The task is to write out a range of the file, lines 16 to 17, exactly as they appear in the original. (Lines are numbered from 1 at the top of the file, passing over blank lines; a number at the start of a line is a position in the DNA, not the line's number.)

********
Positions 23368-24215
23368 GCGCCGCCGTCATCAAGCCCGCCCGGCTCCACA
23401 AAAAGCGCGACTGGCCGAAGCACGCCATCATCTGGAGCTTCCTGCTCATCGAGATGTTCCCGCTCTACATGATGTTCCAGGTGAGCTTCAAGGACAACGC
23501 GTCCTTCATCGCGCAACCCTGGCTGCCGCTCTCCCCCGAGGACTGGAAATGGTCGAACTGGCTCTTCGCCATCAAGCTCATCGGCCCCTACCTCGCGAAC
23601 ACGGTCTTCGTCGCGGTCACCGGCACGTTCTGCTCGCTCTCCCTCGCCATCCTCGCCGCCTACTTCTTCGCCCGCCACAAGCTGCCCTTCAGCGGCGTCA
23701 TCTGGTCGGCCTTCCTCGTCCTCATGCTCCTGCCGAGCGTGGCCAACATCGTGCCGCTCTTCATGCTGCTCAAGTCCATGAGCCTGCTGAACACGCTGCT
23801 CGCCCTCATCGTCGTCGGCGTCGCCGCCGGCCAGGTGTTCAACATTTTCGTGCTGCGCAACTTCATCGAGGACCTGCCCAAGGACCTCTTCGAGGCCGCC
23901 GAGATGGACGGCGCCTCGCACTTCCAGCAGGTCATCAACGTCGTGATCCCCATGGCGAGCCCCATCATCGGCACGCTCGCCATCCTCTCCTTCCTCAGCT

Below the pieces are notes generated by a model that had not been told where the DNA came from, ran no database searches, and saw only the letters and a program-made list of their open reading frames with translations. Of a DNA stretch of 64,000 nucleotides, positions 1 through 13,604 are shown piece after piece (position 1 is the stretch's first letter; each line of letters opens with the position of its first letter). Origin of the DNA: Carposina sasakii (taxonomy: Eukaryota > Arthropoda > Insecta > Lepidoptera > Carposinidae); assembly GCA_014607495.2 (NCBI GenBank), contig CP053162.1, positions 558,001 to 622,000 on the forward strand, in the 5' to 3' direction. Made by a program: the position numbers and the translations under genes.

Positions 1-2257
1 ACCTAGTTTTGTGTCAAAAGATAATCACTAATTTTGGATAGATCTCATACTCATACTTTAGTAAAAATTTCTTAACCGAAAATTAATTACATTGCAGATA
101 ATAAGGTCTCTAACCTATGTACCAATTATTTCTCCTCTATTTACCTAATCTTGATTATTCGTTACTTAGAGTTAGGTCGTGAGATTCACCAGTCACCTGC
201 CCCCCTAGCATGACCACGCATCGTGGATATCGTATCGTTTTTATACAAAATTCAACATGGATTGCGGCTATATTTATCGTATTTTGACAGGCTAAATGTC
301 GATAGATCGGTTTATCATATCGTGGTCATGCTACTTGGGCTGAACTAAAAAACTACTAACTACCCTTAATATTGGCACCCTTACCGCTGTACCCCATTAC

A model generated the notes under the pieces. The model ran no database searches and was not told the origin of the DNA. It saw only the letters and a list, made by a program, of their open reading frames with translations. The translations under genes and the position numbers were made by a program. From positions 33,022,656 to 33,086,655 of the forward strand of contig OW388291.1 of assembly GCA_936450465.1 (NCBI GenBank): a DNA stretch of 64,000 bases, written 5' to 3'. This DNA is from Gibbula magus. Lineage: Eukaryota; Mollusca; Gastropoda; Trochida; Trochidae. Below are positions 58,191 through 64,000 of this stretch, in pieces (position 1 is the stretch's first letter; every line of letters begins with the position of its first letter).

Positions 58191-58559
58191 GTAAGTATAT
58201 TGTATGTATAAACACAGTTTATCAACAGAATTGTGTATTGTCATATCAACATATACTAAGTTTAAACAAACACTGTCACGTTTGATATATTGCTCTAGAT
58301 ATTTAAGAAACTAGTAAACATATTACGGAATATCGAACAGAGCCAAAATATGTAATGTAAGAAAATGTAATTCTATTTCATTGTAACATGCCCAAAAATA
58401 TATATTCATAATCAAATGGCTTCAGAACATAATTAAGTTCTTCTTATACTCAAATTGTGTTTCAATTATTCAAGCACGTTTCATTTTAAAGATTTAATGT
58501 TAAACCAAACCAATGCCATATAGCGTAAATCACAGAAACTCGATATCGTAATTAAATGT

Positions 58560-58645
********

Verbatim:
Positions 58191-58559
58191 GTAAGTATAT